Banks are strange organisations. They usually refuse to lend money to someone, unless the borrower does not need it. The exception to this are the divisions that specialize in ‘expensive money’. However, this money is not easy to find.

The banks like:

• Deals that are big enough to be interesting – This often starts at €5m, certainly over €1m

• Management team with experience in the sector

• Predictable cash flow and good controls

• Participation from current management

– Management buy–outs have higher success rates than management buy–ins

– A “BIMBO” is a combination of the two (Buy

In – Management Buy Out)

• Specialising in certain industries

• Good advisors

– It can be a huge help if the ‘right’ advisors introduce the deal to the bank

– Non–executive directors can be a valuable addition to a board

– Expect to pay 2% to 4% of the money raised in fees, if agreed on a ‘success only’ basis

• Businesses with history

– This funding is usually not available for start–ups

• Management team is investing substantial sums

– Often referred to as ‘pain money’ making it painful to walk away, or get lured away by a competitor

– As rule of thumb, the shareholding directors must each invest around a year’s salary

A big loan (often called senior debt) on a Structured deal will probably cost 4 to 8% over the cost of funds, and the bank will often ask for a fee of 2% of the deal as well, although interestingly they will sometimes lend you the fee. These fees and interest, however, do add up to a great deal of money. The banks will often lend 1.0 to 2.0x EBITDAR (operating cash flow) in a Structured deal. This can be in addition to a different, secured loan on assets (as described previously).

What if you need more?

Mezzanine finance

As the name suggests, mezzanine finance sits in the middle between loans and equity or capital investment (more later). Usually the same banks do senior debt and mezzanine finance for structured deals.

If a bank lends €5m to a venture as a loan, and charge 4% above base, perhaps they will add another €1.5m as mezzanine debt, charging perhaps 4% to 8% more(!). This is often also called subordinated debt, or sub–debt, as the loan is ‘subordinate’ to other debt, which means if things go wrong, other (especially secured) loans get paid first. Some Mezzanine structures have a ‘kicker’ or a warrant or option over some of the company’s shares which give the bank a portion of the total increase in value of the company.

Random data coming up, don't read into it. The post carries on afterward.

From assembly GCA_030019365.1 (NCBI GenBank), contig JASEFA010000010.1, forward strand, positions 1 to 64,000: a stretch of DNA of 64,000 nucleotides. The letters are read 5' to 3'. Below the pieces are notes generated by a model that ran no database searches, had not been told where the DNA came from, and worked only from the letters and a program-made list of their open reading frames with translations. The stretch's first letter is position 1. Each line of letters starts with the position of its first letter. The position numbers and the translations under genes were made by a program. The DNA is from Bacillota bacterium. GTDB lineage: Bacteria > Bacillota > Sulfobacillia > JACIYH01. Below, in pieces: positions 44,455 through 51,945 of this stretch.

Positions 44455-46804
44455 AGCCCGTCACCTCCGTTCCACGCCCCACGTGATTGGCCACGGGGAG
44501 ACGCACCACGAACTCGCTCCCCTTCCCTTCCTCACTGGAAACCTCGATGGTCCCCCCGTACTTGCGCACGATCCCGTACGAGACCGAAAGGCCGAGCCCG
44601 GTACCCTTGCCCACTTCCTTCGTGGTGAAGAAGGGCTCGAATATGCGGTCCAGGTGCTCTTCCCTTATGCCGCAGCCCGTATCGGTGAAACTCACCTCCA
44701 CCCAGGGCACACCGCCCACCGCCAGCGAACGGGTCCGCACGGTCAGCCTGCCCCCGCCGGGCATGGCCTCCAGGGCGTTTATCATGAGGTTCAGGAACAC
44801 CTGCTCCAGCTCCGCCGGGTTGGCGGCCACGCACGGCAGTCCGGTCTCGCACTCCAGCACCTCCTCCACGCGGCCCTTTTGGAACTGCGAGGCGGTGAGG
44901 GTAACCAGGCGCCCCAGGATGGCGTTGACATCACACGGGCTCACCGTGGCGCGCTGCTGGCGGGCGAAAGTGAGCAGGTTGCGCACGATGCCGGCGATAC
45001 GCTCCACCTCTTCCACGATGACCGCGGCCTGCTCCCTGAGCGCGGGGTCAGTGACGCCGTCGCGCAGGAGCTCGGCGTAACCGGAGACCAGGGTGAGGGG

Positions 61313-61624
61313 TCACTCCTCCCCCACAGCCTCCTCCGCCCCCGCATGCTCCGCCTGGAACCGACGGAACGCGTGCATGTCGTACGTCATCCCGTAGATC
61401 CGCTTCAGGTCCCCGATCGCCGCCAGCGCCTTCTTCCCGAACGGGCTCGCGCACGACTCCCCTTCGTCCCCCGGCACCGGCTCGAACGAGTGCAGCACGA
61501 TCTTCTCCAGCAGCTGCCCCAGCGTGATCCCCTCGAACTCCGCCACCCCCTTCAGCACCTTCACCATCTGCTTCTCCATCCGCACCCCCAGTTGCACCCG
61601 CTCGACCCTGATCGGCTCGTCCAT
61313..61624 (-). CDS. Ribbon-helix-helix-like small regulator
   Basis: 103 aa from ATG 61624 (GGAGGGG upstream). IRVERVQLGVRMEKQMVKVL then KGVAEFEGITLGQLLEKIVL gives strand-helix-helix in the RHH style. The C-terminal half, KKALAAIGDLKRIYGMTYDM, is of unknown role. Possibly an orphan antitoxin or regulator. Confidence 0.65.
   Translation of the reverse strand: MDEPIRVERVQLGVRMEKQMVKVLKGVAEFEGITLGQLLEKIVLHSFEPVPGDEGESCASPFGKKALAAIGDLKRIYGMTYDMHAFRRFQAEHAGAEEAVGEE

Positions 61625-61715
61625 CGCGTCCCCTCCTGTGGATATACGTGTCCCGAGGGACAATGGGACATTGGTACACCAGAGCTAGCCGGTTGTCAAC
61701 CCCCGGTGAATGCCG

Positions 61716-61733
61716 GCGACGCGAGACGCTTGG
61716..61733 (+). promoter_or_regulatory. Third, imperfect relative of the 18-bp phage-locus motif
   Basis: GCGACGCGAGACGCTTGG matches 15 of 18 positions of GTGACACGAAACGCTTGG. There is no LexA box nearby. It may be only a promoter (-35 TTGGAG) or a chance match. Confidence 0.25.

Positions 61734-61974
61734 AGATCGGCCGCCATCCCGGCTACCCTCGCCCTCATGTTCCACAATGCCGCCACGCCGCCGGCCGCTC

Equity or capital funding

There are a lot of myths about Venture Capitalists (VCs). These include: if you work with one, they own you, fire you if the weather changes, and make all their money before you do. My experience is that they often act less like loan sharks than some of the leasing companies acting in the plant business. They will take risks, but they need to make an un–capped return in order to pay for the fact that some of their investments will be total losses.

Expect A Venture Capitalist To Require:

• A return of 25% to 30% plus per year on their investment

• Shares in the company

– This may leave the management with a minority or a majority stake – more later

• A clear, controllable and predictable exit strategy

• – In 2 to 5 years

• – They will want to control the exi1t

• An industry with examples of successful exits

• A director they know and trust (perhaps a non–executive that they select)

• A company that is producing revenue, and ideally positive cash flow

– Very few Venture Capitalists will consider backing a start–up, contrary to myth

• Venture capitalists rarely get out of bed to look at investments of less than €1m

– This often means a total deal of several million including debt

It is not a myth that some Venture Capitalists read a business plan backwards – they want to know about the exit even before they know the detail of the business. However, not all VCs want to control your business, that is, own 51% or more of the shares. Transactions have been negotiated in the equipment rental industry, all over Europe, in which the Venture Capitalist has put in most of the cash, but with less than 50% of the shares of the business, provided they are convinced they will make their required +25–30% return.

In fact, in the UK, some funds are structured as VCTs, which have tax advantages for the individual investor into the fund; VCTs can only hold a minority stake in a business (less than 50% of the shares) That said, they will still want to make sure the exit happens on their timescale, under their control. Do expect that a VC will want the company financed with as much debt as possible, which will raise the VC’s rate of return by lowering the amount they invest.

Surprisingly, in the equipment rental business, it is often easier to find €5m to €10m for an acquisition than it is to find €200k to €500k. For €200k, you may have to satisfy credit scoring requirements of some computer, often with no room for judgment by your bank manager. The complexities of preparing a business plan, dealing with potential business partners, legal fees, etc, and difficulty borrowing small sums, tend to push entrepreneurs towards larger acquisitions. For larger transactions, banks and VCs will try to understand your business and concentrate on their own fees – rather than focusing (like traditional banks making loans and leases) on picking up the pieces if it all goes wrong.